Random Play by Graham Reid

Age of reason

A few years ago at the height of the OJ Simpson "trial" I was in Santa Monica so thought I'd go down and check out the circus around the courthouse. The "trial" had been going for quite a few months but the loopies were still in attendance with their banners, placards and odd charts tracing the persecution of OJ back to the Israelites or some such nonsense. Television crews, increasingly desperate to keep the story going, were interviewing every man and his dog. Literally.

I saw a woman reporter asking a guy in a wheelchair his opinion of the trial, and then she bent over, pointed the microphone at the wee dog in his lap and asked the man what his pooch thought of it all. I snapped a photo to capture the very moment that a major American network took to interviewing small animals about OJ. Every man and his bloody yappy little dog, in fact.

The OJ "trial" was nothing less than a circus and the Michael Jackson "trial" is shaping up the same way. The woman who has said Jackson molested her son sounds utterly flaky in that particularly American way -- big on the God Concept -- and has been involved in previous and similar litigation and accusation. Add to that Jackson and his posse turning up dressed in white and you have a whole lot of messianic complexes trying to occupy the same small space.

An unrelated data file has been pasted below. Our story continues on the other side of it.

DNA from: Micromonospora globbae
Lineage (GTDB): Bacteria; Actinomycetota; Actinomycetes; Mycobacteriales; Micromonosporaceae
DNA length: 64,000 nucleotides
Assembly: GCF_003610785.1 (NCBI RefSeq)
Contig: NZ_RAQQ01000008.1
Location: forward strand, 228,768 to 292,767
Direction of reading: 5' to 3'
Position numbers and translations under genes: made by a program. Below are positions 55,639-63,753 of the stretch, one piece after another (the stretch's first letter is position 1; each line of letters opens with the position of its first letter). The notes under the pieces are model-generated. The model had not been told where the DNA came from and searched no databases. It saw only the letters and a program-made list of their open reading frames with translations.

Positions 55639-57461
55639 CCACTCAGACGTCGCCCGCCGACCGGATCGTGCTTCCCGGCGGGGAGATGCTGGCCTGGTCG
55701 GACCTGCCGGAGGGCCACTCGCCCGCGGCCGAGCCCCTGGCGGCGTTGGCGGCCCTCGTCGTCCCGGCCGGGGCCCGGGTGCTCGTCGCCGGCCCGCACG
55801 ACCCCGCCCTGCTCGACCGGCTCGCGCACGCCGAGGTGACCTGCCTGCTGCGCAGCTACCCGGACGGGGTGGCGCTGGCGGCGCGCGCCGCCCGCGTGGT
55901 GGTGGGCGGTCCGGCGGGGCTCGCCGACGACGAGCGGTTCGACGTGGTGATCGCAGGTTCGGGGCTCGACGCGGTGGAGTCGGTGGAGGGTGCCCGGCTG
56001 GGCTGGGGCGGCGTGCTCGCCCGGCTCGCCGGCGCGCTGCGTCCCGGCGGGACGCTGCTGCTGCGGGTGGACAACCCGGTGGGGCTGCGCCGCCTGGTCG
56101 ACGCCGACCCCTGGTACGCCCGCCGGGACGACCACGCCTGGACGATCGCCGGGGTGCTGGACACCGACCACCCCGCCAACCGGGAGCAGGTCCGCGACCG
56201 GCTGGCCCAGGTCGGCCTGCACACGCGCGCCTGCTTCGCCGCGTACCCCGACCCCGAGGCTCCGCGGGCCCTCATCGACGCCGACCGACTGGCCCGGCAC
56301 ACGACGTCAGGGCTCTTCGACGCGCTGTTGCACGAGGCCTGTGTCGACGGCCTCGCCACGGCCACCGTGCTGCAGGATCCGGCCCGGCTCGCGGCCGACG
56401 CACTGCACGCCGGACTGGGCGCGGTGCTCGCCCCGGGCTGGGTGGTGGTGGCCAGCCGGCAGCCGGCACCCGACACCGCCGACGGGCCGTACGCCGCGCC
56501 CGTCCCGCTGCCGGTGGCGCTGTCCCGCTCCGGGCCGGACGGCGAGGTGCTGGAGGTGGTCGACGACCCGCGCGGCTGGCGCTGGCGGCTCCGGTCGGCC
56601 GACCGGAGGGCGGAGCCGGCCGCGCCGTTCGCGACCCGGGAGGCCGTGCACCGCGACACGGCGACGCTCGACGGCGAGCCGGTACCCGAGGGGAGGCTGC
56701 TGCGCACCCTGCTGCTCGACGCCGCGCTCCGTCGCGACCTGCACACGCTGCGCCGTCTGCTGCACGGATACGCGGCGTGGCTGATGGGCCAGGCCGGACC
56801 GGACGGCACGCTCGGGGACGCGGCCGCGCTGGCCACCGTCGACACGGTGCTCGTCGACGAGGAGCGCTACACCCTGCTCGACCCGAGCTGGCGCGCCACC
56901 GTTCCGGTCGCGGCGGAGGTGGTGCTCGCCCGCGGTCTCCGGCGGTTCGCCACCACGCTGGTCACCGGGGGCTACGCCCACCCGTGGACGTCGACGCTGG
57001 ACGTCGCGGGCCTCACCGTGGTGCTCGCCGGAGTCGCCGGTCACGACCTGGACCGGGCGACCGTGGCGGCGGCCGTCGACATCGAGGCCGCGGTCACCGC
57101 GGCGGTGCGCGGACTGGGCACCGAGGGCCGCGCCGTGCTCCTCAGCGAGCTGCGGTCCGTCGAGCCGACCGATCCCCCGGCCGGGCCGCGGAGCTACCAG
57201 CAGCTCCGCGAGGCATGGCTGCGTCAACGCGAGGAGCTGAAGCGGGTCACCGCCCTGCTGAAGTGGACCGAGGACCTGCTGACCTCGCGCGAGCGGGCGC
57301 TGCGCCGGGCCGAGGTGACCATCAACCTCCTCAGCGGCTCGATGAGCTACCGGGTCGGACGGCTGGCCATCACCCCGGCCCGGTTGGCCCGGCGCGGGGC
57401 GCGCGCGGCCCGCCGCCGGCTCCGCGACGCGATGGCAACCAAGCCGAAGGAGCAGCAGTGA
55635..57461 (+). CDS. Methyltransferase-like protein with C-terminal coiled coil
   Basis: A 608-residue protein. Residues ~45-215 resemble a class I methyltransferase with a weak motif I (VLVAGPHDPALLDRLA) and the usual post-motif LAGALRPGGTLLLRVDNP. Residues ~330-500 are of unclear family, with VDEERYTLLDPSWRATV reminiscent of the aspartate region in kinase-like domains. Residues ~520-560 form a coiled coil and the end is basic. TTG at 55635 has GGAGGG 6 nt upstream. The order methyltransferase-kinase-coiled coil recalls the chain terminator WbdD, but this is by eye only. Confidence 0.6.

It will get more mad yet.

The uncle of the boy who previously alleged Jackson had molested him has written a book All That Glitters (sic) in which the boy says Jackson was "the Devil in God's clothes". Now the "Devil" bit I could almost understand and you would too if it was you who had been molested. But "in God's clothes"?

God wears epaulets and a military uniform, weird face masks and one white glove?

What kind of religion do these people have? I thought it was whacky that some conceived of God with a long white beard and wearing an XXOS nightie, but there's something seriously wrong with Bible class today if God is being sold as looking like a psychopathic guardsman.

Frankly, the Jackson "trial" doesn't interest me much other than for it's voyeuristic possibilities because after OJ (and a dozen other high profile celeb-trials since) any notion that Justice might be present in the courthouse is pretty alien. So it won't be a trial as we understand it, more a spectacle played out for a nation watching another of its own go down while the outside world shrugs its shoulders in indifference to America's politics, heroes and especially its judicial system.

What does interest me however is the line taken by Jackson's apologists, that he is An Innocent, a Peter Pan, a childlike man for whom the world is little more than a technocolour playground dreamed up by Walt Disney.

This is the conclusion to a recent book detailing Jackson's private affairs, Michael Jackson: The Magic and the Madness by J. Randy Taraborrelli (Pan MacMillan $27.95).

J. Randy -- if we might be so familiar and call him that -- is one of those celeb-biographers whose previous darlings have included Diana Ross, Madonna, the women of Camelot (Jackie, Ethel and Joan, the Kennedy women) and Princess Grace. His Jackson book is an update of his 1992 edition which, to give it credit, was pretty thorough, and the result of research and interviews with Michael and various family members. Mostly however J. Randy is Michael-watcher in the same way that Brits have royal-watchers.